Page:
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ARS Home » Northeast Area » Wyndmoor, Pennsylvania » Eastern Regional Research Center » Microbial and Chemical Food Safety » Research » Publications at this Location » Publication #404754

Research Project: Integration and Validation of Alternative and Multiple Intervention Technologies to Enhance Microbial Safety, Quality, and Shelf-life of Food

Location: Microbial and Chemical Food Safety

Title: Mechanism of synergistic photoinactivation utilizing curcumin and lauric arginate ethyl ester against Escherichia coli and Listeria innocua

item Ryu, Victor
item Uknalis, Joseph
item CORRADINI, MARIA - University Of Guelph
item CHUESIANG, PIYANAN - Chulalongkorn University
item MCLANDSBOROUGH, LYNNE - University Of Massachusetts, Amherst
item Ngo, Helen
item Jin, Zhonglin
item Fan, Xuetong

Submitted to: Food Chemistry
Publication Type: Peer Reviewed Journal
Publication Acceptance Date: 11/18/2023
Publication Date: 11/21/2023
Citation: Ryu, V.N., Uknalis, J., Corradini, M.G., Chuesiang, P., Mclandsborough, L., Lew, H.N., Jin, Z.T., Fan, X. 2023. Mechanism of synergistic photoinactivation utilizing curcumin and lauric arginate ethyl ester against Escherichia coli and Listeria innocua. Food Chemistry. 12(23).

Interpretive Summary: Food-grade photosensitizers can increase bacteria inactivation after exposure to light by generating reactive oxygen species which in turn damage bacterial cells. In this study, we investigated how lauroyl arginate ethyl ester (a food preservative) enhanced photoinactivation of bacteria by curcumin (a food-grade photosensitizer). We used several methods to examine changes in morphology, viability, and recovery of Escherichia coli and Listeria. Results showed that lauroyl arginate ethyl ester enhanced the interaction of cell membrane with reactive oxygen species generated by curcumin under ultraviolet A light, leading to significant damages of bacteria which resulted in their inactivation. The information helps develop strategies to further increase photoinactivation efficacy of photosensitizers against human pathogens.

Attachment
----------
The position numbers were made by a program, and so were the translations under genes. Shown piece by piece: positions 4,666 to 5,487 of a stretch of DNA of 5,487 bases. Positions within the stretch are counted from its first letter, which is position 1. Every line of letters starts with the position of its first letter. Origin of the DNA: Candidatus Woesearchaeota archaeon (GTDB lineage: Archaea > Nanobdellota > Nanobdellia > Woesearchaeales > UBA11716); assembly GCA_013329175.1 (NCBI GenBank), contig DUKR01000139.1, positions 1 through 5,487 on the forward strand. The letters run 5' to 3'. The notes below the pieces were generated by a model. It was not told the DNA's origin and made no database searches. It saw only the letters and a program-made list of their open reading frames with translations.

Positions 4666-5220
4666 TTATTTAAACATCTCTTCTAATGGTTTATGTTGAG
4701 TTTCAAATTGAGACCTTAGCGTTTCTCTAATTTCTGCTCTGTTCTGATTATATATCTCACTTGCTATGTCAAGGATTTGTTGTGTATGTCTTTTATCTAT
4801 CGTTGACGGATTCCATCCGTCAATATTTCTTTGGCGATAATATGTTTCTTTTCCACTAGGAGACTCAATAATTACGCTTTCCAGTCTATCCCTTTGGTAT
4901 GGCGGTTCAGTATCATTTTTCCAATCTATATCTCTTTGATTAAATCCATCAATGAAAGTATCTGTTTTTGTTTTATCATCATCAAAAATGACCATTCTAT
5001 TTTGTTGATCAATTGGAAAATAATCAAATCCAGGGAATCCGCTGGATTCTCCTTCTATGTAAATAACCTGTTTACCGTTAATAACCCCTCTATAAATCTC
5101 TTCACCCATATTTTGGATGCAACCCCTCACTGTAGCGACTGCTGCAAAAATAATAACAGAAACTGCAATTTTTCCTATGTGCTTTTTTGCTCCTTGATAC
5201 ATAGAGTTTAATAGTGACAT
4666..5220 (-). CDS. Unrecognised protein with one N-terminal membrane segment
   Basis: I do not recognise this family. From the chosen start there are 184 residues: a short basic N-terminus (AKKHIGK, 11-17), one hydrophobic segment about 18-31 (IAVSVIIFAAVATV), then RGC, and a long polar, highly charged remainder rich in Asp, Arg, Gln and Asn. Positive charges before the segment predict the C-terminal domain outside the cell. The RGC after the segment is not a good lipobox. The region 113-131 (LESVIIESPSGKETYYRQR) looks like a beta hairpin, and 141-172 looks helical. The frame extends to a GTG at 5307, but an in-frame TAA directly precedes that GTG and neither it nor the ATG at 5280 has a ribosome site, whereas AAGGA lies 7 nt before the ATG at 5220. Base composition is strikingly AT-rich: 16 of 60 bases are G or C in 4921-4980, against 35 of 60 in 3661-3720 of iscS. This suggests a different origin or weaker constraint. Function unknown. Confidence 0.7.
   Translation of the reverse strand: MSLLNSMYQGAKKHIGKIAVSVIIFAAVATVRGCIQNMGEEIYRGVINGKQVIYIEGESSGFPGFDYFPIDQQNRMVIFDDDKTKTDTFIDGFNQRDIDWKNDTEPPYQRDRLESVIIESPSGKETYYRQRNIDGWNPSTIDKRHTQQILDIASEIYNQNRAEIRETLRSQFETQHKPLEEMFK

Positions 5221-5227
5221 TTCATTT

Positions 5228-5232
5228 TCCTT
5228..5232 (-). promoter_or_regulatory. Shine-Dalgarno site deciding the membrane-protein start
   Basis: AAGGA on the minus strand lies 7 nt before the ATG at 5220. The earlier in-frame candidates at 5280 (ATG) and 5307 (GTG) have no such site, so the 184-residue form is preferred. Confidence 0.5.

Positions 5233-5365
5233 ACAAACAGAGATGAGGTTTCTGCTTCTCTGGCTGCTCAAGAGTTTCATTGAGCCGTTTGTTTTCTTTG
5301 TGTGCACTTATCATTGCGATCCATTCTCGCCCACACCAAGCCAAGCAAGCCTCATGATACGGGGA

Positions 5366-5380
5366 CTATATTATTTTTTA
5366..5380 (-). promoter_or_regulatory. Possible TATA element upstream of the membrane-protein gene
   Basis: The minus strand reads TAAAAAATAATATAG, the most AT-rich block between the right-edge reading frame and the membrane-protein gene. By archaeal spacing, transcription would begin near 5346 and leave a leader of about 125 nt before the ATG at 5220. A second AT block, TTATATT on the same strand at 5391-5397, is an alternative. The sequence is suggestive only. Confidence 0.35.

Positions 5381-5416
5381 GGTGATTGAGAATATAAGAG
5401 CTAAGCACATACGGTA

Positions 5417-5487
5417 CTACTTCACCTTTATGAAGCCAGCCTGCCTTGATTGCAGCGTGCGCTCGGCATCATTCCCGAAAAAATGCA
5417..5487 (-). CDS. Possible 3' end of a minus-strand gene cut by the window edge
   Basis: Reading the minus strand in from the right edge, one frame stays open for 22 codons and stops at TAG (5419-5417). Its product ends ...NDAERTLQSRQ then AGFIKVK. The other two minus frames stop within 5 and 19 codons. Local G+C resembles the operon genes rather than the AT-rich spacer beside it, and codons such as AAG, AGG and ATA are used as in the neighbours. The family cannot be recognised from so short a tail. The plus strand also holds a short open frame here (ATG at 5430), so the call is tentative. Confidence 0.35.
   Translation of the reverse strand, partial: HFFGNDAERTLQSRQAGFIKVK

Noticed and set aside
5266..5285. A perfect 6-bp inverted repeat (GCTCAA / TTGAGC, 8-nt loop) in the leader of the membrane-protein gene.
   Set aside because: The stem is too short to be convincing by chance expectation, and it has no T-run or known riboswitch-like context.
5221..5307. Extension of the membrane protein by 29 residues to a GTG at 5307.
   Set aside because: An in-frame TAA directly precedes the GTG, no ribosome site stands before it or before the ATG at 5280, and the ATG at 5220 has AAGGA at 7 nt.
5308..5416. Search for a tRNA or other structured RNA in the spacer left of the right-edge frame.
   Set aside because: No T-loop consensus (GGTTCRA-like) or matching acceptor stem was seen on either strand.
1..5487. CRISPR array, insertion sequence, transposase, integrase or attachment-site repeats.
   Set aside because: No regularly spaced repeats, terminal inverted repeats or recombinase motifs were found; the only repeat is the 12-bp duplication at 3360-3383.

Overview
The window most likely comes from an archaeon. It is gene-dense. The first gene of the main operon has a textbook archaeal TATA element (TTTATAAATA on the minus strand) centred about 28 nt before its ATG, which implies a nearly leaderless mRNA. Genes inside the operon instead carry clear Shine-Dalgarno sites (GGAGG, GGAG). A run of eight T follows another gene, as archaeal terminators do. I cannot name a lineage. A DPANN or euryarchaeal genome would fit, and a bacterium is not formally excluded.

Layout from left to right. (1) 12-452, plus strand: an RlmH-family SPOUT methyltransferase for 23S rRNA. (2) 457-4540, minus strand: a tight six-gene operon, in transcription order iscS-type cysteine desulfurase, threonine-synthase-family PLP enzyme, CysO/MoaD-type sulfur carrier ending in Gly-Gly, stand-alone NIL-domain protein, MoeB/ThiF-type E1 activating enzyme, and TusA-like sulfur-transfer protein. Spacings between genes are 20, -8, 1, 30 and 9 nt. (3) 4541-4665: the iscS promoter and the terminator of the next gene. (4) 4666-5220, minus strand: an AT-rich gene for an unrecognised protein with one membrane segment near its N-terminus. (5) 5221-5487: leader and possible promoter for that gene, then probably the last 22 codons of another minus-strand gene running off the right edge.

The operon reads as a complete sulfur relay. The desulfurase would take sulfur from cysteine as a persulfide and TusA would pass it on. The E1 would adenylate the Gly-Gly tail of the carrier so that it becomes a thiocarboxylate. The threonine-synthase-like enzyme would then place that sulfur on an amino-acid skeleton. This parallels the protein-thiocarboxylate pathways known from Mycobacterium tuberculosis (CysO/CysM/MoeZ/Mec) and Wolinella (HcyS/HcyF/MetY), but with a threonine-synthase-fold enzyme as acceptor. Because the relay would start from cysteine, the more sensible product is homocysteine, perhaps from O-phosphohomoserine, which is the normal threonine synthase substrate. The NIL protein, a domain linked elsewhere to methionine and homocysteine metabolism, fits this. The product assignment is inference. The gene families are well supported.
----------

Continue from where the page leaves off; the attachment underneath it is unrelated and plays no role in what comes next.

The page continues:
Technical Abstract: This study aimed to investigate the mechanism by which lauroyl arginate ethyl ester (LAE) enhances curcumin photoinactivation. The study used SEM, TEM, Live/Dead cell assays, and monitored changes in solution turbidity, curcumin stability, and bacterial morphology, viability, and recovery. The stock curcumin-LAE solutions were produced by adding curcumin in ethanol to an agitated LAE solution. The photoinactivation of bacteria was achieved by irradiating the curcumin-LAE solution with UV-A light (lambda = 365 nm) containing E. coli and Listeria innocua cocktail. Cell recovery after photoinactivation was monitored by measuring the optical density of bacterial suspensions at pH 3.5 and 7.0 for 24 h using a plate reader, and growth kinetics were characterized using a modified logistic model. The study's findings revealed that the combination of LAE and curcumin inhibited E. coli recovery for 24 hours at pH 3.5, whereas curcumin photoinactivation was more effective at pH 3.5 for L. innocua, and LAE inactivation was more effective at pH 7.0. Cell membrane damage was observed in both E. coli and L. innocua when exposed to LAE and curcumin-LAE solutions using SEM, TEM, and Live/Dead cell assays. However, E. coli remained viable when treated with only curcumin or LAE at pH 3.5, except when both were used under UV-A light. These results suggest that LAE might enhance cell permeability and promote reactive oxygen species (ROS), which are produced by photo-sensitized curcumin, to interact with essential cell components ultimately causing cells to be inactivated.